Newborns and a Two-Speed Europe

In Central Europe - much more often than in Western Europe - more people affirm Kundera's view that "The child makes us care about the world."

Group of kindergarten kids friends arm around sitting together
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“Having a child today makes no sense for a man. The case for women is different because they still feel the need to have someone to love – which is not, and never has been, the case for men. It is not true that men also need to nurture, play with and cuddle their children. It has been said for years, but it is still false,” wrote famous French writer Michel Houellebecq in his book “The Elementary Particles,” published in 1998. It is difficult to see his words as an injection of optimism and faith in the future of humanity.

French depressionism, Czech hopefullness

Let’s consider the way of thinking presented by Johann Wolfgang von Goethe (“The dearest child of Faith is a Miracle” – used to say German poet) typical of the Europeans’ approach to life. Houellebecq’s words are actually a complete contradiction of them. It is no coincidence that the French author is considered the most characteristic of the early 21st-century literary trend called “déprimisme,” or in other words, “depressionism”. That is a good description, as it is difficult to find anything optimistic.

On average, one European woman gave birth to 1.57 children in 2010. In 2020, this average fell to 1.5 children. But this decline is not spread evenly across the continent

“The Elementary Particles” was published in 1998. Almost simultaneously (in 1997), the Czech writer Milan Kundera finished his novel “Identity.” Although it was written simultaneously, the tone is quite different. “The child makes us care about the world, think about its future, willingly join in its racket and its turmoils, take its incurable stupidity seriously,” – wrote Kundera. Kundera’s attitude to children is diametrically opposed to Houellebecq’s. The same differences can be seen when comparing Central and Western Europe. They are so large that one can even speak of a two-speed Europe in relation to newborns.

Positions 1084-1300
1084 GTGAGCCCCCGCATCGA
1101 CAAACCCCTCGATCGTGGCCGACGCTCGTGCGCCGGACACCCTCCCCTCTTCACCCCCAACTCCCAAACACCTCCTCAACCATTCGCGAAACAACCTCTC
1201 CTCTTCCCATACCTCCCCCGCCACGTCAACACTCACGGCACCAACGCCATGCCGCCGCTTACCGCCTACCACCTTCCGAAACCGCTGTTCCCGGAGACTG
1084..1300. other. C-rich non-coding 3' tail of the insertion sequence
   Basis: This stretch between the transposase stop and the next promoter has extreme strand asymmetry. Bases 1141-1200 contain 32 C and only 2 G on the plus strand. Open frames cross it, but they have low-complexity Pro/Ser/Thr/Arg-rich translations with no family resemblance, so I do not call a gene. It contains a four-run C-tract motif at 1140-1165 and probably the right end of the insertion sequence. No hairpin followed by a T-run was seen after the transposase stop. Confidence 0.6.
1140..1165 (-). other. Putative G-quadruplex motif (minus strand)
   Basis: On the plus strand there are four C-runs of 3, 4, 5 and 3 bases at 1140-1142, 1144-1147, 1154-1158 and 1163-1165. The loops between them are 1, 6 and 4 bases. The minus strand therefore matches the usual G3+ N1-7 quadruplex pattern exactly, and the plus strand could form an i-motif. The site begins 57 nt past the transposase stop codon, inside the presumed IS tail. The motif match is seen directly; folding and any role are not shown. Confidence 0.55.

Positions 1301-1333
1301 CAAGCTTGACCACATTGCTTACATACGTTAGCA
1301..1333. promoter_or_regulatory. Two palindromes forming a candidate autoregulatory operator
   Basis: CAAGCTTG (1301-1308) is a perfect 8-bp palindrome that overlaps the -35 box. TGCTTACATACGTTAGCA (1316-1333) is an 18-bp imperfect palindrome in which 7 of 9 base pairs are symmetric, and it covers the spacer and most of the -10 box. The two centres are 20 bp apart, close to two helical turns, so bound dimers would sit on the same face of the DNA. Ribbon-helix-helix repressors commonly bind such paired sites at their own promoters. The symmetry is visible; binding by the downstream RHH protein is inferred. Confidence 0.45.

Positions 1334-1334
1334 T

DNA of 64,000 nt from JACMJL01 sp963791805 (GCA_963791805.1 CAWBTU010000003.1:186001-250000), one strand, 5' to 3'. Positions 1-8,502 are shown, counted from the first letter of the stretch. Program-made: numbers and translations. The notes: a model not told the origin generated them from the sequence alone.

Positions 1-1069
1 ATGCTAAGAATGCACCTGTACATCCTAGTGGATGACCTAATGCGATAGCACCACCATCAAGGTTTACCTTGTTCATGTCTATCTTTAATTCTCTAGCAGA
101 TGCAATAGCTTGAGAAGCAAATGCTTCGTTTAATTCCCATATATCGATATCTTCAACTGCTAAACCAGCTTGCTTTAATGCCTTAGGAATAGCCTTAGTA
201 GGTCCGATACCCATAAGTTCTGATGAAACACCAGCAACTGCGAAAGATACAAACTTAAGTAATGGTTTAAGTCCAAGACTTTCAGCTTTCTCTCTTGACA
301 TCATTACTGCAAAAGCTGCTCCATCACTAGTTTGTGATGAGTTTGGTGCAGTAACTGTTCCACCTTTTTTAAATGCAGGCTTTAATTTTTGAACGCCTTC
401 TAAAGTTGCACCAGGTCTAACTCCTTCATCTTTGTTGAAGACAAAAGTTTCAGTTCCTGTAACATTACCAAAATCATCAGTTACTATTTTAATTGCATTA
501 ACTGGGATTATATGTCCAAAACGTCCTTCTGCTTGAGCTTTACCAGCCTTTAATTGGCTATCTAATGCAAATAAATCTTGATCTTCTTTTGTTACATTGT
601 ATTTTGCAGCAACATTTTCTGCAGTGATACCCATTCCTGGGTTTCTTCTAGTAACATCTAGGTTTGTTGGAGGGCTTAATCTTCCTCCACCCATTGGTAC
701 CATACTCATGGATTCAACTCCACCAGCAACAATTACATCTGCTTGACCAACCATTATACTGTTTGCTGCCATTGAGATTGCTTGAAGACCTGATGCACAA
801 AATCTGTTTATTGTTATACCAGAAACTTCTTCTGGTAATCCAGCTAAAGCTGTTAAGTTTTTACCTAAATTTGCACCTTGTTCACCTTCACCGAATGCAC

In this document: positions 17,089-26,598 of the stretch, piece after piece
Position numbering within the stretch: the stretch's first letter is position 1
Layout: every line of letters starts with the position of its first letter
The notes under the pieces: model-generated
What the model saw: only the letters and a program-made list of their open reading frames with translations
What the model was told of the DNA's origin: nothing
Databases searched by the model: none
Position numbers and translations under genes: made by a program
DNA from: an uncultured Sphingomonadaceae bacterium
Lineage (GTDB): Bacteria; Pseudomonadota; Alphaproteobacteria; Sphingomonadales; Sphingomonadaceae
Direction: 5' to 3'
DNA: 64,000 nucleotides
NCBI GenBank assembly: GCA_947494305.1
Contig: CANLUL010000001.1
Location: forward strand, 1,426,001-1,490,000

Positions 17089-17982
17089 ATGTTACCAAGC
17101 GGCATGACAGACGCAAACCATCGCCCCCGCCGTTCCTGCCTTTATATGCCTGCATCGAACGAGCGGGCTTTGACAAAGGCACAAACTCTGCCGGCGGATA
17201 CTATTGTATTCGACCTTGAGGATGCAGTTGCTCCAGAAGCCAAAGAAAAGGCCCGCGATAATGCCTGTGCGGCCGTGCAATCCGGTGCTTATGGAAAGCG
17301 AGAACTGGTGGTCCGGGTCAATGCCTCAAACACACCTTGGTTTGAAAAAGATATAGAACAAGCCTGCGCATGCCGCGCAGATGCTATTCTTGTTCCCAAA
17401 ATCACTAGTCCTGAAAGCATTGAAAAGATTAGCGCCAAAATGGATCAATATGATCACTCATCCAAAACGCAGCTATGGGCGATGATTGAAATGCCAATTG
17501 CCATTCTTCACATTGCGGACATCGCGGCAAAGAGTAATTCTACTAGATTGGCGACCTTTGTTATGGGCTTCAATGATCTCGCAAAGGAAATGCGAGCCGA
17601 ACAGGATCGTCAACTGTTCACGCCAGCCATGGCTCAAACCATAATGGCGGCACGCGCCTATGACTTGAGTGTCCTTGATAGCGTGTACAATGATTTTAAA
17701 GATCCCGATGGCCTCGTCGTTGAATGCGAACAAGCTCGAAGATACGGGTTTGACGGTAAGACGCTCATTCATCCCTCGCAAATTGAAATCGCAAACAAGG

The new norm

Generally speaking, Europe has a big problem with its fertility rate. It is clearly seen when analyzing data provided by Eurostat. “In 2020, 4.071 million children were born in the EU, corresponding to a crude birth rate (the number of live births per 1 000 persons) of 9.1. For comparison, the EU crude birth rate was 10.5 in 2000, 12.8 in 1985, and 16.4 in 1970,” writes this European Commission agency in its report from April 2022.

“Fertility rates steadily declined from the mid-1960s to the turn of the century in the EU Member States. However, at the beginning of the 2000s, the total fertility rate in the EU showed signs of rising again.

This development stopped in 2010, and a subsequent decline was observed through to a relative low in 2013, followed by a slight increase up to 2016 and another decrease since. In 2020, the total fertility rate in the EU was 1.50 live births per woman,” adds Eurostat.

European women have fewer babies and decide to give birth to their children at an older age than previously. Only in the last decade (2010-2020) the mean age of women giving birth has risen from 29.0 to 31.0. While in 2001, the fertility rate of women aged 25-29 was highest among all the age groups, 20 years later, the fertility rate of women aged 30-34 became the highest. Besides, the number of women over 35 years old having babies has also been significantly rising – underlines Eurostat, describing the social changes in Europe.

Children of the depression